Ray Williams, e-mail, 27.11.2013 16:51

I was at NAAS (Naval Aux. Air Sation) Sanford in VAH-3 When The A3js arrived. Worked flight line ASB (fire control Bombing) out of building 126 (it was still there last time I got up there in 2009) WE had an indecent where a Vigi went to afterburner chained down to the ramp. I ended up partially deaf from that experience. Would enjoy hearing from anyone that remembers that time. AQ1 Raymond Williams Retired,


Joe, e-mail, 21.08.2013 07:38

USS Constellation trapped an RA-5C during a daytime barricade event August 18 1968. I've been looking for either PLAT footage or home video of that even for many years if anyone can help.


Paul Scott, e-mail, 08.04.2013 18:57

What an excellent aircraft, before the Tomcat. Although America had the Phantom in USN service, this really was the cutting edge, for a carrier-based aircaft


Ron Bugess, e-mail, 21.12.2012 00:43

Served with RVAH-1, NAS Sanford, 1964-66, Heavy 1 flew off the USS Indepence CVA-62 in 1965 in South China Sea. Biggest beast on the Carrier & fastest. But now protection over mission site. The Vigi's took the heaviest losses per mission of the war. Like to go back to Sanford and see the place. Guess we won't hear "Launch the Heavies" anymore.


Jerry Steinle, e-mail, 04.12.2012 05:16

After leaving the Navy in Aug. of 1959 as a 2nd class aircraft electronic tech. I went to work at North American Aviation in Columbus Ohio. Got to work on the A3J from the early stages and then on to the RA5C recon version. A beautiful airplane and fast. I was on the team that set the altitude record for it's type and also help deliver the first A3J's to the Navy in Sanford Fl. The recon version had tons of electronic equip. and I got to work on the camera systems made by Chicago Aireal Industries. Seems to me I remember a mad scramble to get one ready to take pictures over Cuba before it actually became operational.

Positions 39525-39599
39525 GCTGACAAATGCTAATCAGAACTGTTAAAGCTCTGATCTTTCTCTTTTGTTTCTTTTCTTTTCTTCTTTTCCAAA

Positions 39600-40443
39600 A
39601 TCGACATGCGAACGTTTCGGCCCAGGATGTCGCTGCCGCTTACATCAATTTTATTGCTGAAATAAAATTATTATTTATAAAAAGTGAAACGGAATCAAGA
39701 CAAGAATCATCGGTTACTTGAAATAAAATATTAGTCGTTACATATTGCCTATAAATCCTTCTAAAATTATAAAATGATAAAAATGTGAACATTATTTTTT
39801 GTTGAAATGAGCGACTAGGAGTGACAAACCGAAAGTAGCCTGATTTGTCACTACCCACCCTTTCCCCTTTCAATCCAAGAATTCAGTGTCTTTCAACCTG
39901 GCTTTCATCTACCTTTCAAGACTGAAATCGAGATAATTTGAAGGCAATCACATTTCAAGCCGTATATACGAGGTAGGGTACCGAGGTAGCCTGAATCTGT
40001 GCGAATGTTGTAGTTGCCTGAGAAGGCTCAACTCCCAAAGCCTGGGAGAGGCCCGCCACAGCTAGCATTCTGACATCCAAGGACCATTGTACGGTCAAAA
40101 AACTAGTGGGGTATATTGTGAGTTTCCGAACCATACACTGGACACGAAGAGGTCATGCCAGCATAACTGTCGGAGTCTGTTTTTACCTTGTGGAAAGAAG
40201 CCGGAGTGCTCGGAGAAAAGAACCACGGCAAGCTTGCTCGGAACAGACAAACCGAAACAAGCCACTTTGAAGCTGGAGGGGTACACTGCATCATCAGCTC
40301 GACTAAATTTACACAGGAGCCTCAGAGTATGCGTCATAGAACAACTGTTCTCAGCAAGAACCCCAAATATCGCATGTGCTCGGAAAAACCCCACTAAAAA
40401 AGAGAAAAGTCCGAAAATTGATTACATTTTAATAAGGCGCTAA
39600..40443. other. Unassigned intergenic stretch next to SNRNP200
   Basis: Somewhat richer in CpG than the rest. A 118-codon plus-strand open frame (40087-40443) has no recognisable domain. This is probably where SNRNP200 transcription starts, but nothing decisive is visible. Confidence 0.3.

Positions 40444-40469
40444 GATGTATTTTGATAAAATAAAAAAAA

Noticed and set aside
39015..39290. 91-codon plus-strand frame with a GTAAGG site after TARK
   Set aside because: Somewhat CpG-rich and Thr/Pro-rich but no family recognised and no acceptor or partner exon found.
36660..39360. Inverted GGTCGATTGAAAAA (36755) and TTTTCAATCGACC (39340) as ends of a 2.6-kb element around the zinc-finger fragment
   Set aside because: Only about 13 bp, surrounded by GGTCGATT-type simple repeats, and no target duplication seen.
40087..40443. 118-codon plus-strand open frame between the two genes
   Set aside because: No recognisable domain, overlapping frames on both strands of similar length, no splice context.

DAVID LAWHORN, e-mail, 11.06.2012 20:13

When I arrived at NAS Albany Georgia in August 1969 assigned to RVAH-3. We had the C-47,TA-3B,TA4J,and the best looking aircraft the Navy has ever purchased RA-5C. I got to work with some really good sailors while being assigned to RVAH-3. I had orders to RVAH-9 but tranfered to Naval hospital Jax and never got to go on cruise with her. After 31 years active duty and now working at Pax River MD the Vigilante in the air museum was one I had worked on.


Larry Sibley, e-mail, 12.03.2012 20:18

what wonderful memories @ the naa columbus plant. i was lead man in the non destructive testing dept (x-ray) spent a lot of time x-raying the titanium duct work for the boundry layer control (blc) system that was a whole new control system concept. at the time titanium was almost a exotic metal that was very difficult to form into the complex shapes for the system and consequently had to be welded from many small pieces and inspected for welding defects 100%. the vig had a very strange trade mark sound that could be heard all over the east side of columbus in the wee hours out on the ramp @ run up. this was in 1963 / 1965. best job i ever had.


Steve Denoo, e-mail, 06.01.2012 16:08

This is one of the most under rated aircraft ever. I observed them coming on board the ship. Then if you have had the opportunity and when you saw them show off and do what they were designed for, it takes your breath away. There is nothing in the air that can compete with it today. Years ahead of its time. A few years ago the Navy wanted to bring them back, but Politics got in the way.